Back in 2009, on the second floor of Red Rock Coffee in downtown Mountain View, a couple of guys from a company called WhatsApp started developing their first pieces of code. In the years since, tour buses have stopped in front of the store, with curious tourists asking to see the spot where WhatsApp was born.
Today, the messaging app is worth $19 billion, while the coffee shop where it was founded is barely hanging on, as it deals with the economic toll from the COVID-19 pandemic.
“If every startup that has made it big would give us $10,000, we'd reach our goal immediately!” joked Chrissy Mata, who is running a GoFundMe page in support of Red Rock.
Red Rock, a two-story coffee shop on the corner of Castro and Villa streets, has been a local institution of sorts since the 1990s in the Mountain View community. It has served as a workspace for fledgling startups, a study spot for local students and a common location for job interviews, investment meetings and first dates alike. It has hosted open-mic sessions, a knitting club and board game and trivia nights. It has provided free space for artists to display their work, helping young artists boost their confidence.
In a fast-paced area like Silicon Valley with a large population of immigrants and people who have relocated for work, a local hangout spot like Red Rock can provide a sense of community — like the bar in the ’80s sitcom “Cheers,” as general manager Jean Boulanger compares it to.
“Silicon Valley can be a really lonely place for an awful lot of people,” Boulanger said. “Typically, people are looking for that ‘third space – there’s home and work, and then this place, where people know who you are. They make you feel welcome. We desperately want to provide that for people.”
The search for fresh solutions
Now, it is Red Rock that needs help from the community. The coffee shop has been run by a local church group called The Highway Community since 2005. In recent years, as rent, minimum wage and cost of goods have increased, the church has had to pick up more and more of the shop’s expenses. Rent, according to Boulanger, is $21,000 a month. Even with rent support and a kind landlord, it’s a lot.
“That’s a lot of money to raise every month,” Boulanger said. “Think about: How many cups of coffee?”
Boulanger knew that it was time to figure out some fresh solutions. Red Rock had begun developing plans to rent out space to groups on the second floor. Then the pandemic hit. The second floor was shuttered, its community no longer allowed to gather. The shop never closed, but reduced its open time to four hours a day – a drastic cut from the usual 7 a.m. to 10 p.m (it is now open from 8 a.m. to 5 p.m.). Revenue dropped to one-third of normal levels. Ownership has had to keep contributing toward expenses.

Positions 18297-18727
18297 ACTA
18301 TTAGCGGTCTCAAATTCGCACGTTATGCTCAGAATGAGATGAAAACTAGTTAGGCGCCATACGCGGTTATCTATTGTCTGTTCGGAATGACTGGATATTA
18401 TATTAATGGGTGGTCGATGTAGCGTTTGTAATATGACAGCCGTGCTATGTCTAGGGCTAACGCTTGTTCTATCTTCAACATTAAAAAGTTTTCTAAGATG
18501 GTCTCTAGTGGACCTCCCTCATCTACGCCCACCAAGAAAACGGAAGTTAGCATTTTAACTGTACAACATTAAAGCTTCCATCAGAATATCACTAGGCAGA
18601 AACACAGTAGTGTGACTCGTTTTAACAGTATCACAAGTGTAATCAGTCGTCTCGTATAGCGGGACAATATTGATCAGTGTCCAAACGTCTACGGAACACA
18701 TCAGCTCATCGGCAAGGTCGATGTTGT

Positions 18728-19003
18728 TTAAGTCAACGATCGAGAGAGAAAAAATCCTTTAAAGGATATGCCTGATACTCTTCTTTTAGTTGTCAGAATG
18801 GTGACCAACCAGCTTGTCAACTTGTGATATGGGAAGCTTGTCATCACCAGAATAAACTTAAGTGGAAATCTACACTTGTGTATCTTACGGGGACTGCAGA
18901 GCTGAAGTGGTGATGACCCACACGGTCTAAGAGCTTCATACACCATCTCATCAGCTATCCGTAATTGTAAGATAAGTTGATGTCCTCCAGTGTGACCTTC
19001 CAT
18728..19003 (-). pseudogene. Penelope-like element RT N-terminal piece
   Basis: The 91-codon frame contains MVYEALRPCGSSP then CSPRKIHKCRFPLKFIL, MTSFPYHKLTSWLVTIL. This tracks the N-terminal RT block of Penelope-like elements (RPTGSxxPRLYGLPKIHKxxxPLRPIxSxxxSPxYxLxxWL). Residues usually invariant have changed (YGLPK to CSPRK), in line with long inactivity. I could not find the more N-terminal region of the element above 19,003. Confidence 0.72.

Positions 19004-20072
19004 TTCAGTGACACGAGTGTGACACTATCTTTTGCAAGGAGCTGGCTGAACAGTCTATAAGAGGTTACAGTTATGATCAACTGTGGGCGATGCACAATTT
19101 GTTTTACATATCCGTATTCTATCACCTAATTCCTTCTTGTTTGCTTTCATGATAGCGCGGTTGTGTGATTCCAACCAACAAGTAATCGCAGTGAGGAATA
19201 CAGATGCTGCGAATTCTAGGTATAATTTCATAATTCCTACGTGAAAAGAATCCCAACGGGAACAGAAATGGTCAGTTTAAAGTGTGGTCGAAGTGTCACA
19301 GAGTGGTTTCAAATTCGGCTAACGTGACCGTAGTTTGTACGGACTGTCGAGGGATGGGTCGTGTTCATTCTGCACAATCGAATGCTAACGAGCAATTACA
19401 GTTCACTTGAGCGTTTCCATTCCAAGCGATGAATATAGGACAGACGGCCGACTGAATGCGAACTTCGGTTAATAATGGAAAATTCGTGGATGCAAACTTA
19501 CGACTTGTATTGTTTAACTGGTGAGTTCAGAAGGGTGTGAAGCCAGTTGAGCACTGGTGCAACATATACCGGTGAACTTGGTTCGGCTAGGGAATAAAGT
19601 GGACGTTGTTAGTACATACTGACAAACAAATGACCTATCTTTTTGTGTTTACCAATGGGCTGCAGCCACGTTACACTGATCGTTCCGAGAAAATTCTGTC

“You talk about a parent company, it’s like going back to mom and dad and getting help,” Boulanger said. “We definitely have been doing that. It just gets to a point where, if things stay where they are, it’s just not sustainable.”
The feeling appears to be mutual.
Mata, a local teacher and member of The Highway Community, said: “You can’t put the church in jeopardy for the coffee shop. It’s not wise to keep throwing money after it, if it’s not going to make it. It’s a crucial point that we never would be in if it wasn’t for the pandemic.”
Mata reiterated that the church remains supportive of the coffee shop, but needs help beyond what their community can provide.
“We decided to go to the larger Mountain View community and ask for their support since we know it’s a special place for many," Mata added.
And so, the idea came to start a GoFundMe page. The goal is $300,000 and as of Friday morning, more than $61,000 has been donated since Mata launched the site July 16. The money will go not just toward immediate needs, but also to ensure stability for the next year.
Additionally, Red Rock plans to spin off as an independent nonprofit, instead of being operated by a parent company. The shop has long had a reputation for mentoring young adults by giving them their first jobs. With funding, Boulanger has plans to use Red Rock as a training ground for at-risk youth in the form of yearlong, paid internships. The interns would shadow staff members as potential future employees.
Another plus if the shop became its own nonprofit would be opening up partnerships with organizations that may not have donated in the past because of Red Rock’s relationship with a church, though Boulanger notes that the church is not involved in day-to-day operations. She sees potential for more opportunities to receive grants specific to young people and targeted communities and social groups – without having to worry about restrictions that may apply to church donations.
None of that will be possible, though, if Red Rock doesn’t survive in the short term. Boulanger is not putting a threshold on how much funding she needs to keep the place alive. But the early returns on the GoFundMe page are promising. In a week, more than 500 people have contributed. Most of them are people Mata doesn’t know.
The page has been flooded with notes from donors highlighting seminal experiences at the shop: One person ran into five different friends from high school they hadn’t seen in year; another had their first band performance there more than a decade ago; yet another met their fiancé at Red Rock. These are just snippets of what the coffee shop means to the local community.
“People want a sense of normalcy,” Mata said. “They want to be able to go back to their favorite places. They don’t want their favorite places to be gone. I think we have a fighting chance.”
To donate to Red Rock’s GoFundMe campaign, visit charity.gofundme.com/o/en/campaign/save-red-rock-coffee.